How Lukashenko is using refugees to put pressure on EU?


You might have heard already about “refugee crisis” happening in Lithuania: in last months several thousands of people through forests and swamps crossed belarusian lithuanian border to request asylum in one of the European countries. In fact, the goal of most of the refugees from the Middle East is to move further into the EU as Lithuania with it's new conservative government is not a friendly place to be for an immigrant (even though a lot of Lithuanians after the country joined the European Union migrated to western countries for economic reasons).

The so-called crisis is happening because of Lulashenko, who stopped helping to protect borders of EU. Liberal politicians from Brussels can talk a lot about values of human rights and freedoms within the fortress of Europe. Comparing to other places around the globe, you are getting quite good protection as soon as you are admitted as a refugee in Germany or France. According to regulations, the person can request asylum at the first border crossing from the representative of local authorities. That means, if, for example, you have crossed the border somewhere through the forest in Poland and got caught by the Polish border guards you can request asylum at the spot, and they are not allowed to deport you. “Not allowed” is a flexible term, taking in account all the pushbacks that are happening not only south, but also at Belarusian borders: I was a witness to thousands of Chechnya refugees trying to request asylum in Poland and being pushed back to Belarus by the Polish border guards at the official border crossings. This was happening already in 2008-2009. However, the sweet poison of liberal politics is also in the topic of refugees. Since quite a while, EU is paying border countries to help protect borders. It is easier to ignore asylum seekers when they can't talk to you. Belarusian regime was part of such cooperation.

In 2014 dozen millions of euro were purred into Belarusian economy as part of cooperation on border security. This was happening parallel to the fact that EU was still condemning violations of human rights in Belarus and had sanctions in place against the regime, and it's bureaucrats.

From 2015 onward Lukashenko is becoming a stable partner of EU in struggle with so called illegal immigration. The cooperation was so important that even in September 2020 after all the violence and protests all around the country, EU was still planning to buy drones for belarusian police to assist in fight against extremism and illegal migration. Luckily journalists found the program online and only through the public outcry this specific support of the regime was stopped.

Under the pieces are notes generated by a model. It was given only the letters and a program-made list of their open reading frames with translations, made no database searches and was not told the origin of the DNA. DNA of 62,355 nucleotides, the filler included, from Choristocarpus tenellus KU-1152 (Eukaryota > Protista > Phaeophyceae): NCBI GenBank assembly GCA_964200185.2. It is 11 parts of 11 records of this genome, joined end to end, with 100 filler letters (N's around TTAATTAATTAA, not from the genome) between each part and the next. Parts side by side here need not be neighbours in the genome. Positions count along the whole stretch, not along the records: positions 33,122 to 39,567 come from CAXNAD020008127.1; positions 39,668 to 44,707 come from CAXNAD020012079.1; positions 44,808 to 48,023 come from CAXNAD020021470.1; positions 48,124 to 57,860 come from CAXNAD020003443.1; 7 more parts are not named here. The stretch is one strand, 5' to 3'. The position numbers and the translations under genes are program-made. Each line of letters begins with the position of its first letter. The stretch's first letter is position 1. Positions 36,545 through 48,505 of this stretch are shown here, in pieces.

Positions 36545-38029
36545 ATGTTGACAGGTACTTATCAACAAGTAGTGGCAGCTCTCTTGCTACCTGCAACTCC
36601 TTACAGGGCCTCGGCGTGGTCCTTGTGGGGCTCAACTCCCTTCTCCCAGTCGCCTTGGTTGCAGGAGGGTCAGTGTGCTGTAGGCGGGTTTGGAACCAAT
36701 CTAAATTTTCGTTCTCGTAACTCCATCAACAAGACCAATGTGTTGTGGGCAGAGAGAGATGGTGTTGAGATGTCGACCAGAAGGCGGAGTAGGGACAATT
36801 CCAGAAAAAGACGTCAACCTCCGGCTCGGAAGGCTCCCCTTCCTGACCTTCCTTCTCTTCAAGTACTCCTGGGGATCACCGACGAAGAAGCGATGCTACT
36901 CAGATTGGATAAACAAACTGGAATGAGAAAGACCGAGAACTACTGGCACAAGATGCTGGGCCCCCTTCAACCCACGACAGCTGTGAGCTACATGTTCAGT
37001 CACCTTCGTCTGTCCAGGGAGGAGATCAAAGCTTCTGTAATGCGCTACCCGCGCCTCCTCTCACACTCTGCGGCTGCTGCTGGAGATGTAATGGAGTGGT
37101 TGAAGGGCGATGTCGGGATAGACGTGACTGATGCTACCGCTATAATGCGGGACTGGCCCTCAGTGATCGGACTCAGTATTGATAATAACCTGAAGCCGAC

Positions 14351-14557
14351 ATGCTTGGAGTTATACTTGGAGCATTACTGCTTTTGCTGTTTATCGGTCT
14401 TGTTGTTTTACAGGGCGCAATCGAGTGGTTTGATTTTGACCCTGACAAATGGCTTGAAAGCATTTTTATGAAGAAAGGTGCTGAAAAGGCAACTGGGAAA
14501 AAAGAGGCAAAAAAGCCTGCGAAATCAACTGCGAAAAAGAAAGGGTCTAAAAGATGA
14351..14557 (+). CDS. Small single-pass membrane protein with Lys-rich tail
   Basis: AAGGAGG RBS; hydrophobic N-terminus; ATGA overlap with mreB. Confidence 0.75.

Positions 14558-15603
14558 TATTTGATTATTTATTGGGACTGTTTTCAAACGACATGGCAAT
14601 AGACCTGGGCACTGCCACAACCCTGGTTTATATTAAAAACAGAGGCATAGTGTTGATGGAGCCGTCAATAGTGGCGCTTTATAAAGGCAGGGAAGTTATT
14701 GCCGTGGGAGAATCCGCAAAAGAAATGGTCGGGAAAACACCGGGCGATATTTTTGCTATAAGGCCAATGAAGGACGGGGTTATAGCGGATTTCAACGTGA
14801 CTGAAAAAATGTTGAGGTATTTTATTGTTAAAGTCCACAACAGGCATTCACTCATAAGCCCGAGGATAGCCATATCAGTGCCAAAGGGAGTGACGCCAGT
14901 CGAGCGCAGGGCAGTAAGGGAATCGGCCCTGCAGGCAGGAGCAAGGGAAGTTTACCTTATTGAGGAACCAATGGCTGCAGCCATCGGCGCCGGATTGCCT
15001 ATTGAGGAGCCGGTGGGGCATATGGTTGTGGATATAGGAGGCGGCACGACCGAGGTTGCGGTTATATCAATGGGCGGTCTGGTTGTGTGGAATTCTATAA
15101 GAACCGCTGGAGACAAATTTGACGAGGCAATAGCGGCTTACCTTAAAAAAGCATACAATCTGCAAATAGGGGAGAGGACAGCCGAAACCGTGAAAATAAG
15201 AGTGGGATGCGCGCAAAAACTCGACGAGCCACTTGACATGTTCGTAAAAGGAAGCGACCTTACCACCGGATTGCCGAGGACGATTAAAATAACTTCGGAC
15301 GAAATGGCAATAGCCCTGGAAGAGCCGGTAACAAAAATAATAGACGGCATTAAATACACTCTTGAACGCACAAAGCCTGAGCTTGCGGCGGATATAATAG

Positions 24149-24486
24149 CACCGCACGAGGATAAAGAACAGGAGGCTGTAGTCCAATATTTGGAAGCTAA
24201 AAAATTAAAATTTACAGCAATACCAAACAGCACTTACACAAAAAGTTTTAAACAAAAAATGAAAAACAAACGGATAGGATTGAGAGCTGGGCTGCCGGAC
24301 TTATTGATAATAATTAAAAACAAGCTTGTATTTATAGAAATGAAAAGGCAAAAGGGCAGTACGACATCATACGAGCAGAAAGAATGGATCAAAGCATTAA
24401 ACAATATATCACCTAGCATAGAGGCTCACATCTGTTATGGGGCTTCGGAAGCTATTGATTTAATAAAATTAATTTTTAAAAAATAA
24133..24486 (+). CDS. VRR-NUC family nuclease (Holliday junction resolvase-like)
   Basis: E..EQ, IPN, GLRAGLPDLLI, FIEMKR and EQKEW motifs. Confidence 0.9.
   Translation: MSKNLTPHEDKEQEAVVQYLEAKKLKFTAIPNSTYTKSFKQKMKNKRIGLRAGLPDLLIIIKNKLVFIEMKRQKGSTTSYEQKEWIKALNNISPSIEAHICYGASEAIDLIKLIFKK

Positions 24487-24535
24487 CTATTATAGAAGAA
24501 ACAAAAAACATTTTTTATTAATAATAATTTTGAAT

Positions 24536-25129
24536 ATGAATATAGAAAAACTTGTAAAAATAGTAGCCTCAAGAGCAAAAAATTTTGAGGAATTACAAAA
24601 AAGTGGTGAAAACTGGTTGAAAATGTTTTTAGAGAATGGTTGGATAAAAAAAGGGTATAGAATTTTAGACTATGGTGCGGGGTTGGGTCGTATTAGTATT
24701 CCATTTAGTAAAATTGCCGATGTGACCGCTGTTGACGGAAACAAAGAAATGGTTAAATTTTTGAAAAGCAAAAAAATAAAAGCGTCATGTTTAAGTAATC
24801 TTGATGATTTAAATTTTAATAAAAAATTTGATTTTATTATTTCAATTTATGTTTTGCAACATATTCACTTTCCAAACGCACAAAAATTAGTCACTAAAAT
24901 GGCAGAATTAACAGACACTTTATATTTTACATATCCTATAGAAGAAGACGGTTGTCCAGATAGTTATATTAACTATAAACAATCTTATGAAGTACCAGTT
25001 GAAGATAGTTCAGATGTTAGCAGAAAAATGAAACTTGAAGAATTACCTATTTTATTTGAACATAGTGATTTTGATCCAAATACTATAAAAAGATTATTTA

Since beginning of 2021 relationships between Belarus and EU declined. Some small symbolic sanctions were enough to make Lukashenko look in the direction of Moscow. Kidnapping of Ryanair put a fat dot on love story between Minsk and Brussels (not torture of civil population or murder of demonstrators). The dictator decided to retaliate and stop helping to protect Polish and Lithuanian borders.

The speech of Lukashenko about giving up protection of Belarusian borders went quite fast around the Middle East among the people who were already searching for a way to escape Syria, Iraq, Afghanistan and other countries. The borders are indeed “open” and groups of migrants are crossing quite easily into Lithuania. There they are detained by the local border guards and brought to the refugee camps. This way into EU is one of the safest and cheapest right now. It doesn't seem like Lukashenko is earning money with this schema. But he tries to apply political pressure on EU on the question of migration.

Currently, Lithuanian right wing government is overreacting as hard as possible to rally anti-migrant moods in the society. It went as far as recent law that proclaims hybrid attack from Belarusian territory with the help of refugees. The refugees themselves are now considered to be some kind of participants of the conflict and as such can be treated differently from other migrants.

The tactic of regime is not working that well so far. It is not clear what EU can offer as solution to the current border situation(clearly no liberal is ready to actually take refugees). However, it can happen that cooperation on border security will be renewed and this will open the door for a new round of kisses between Lukashenko and West. At the end of the day another famous European dictator, Erdogan was getting billions from EU funds to keep Syrian refugees in horrible conditions. So Lukashenko has some chances.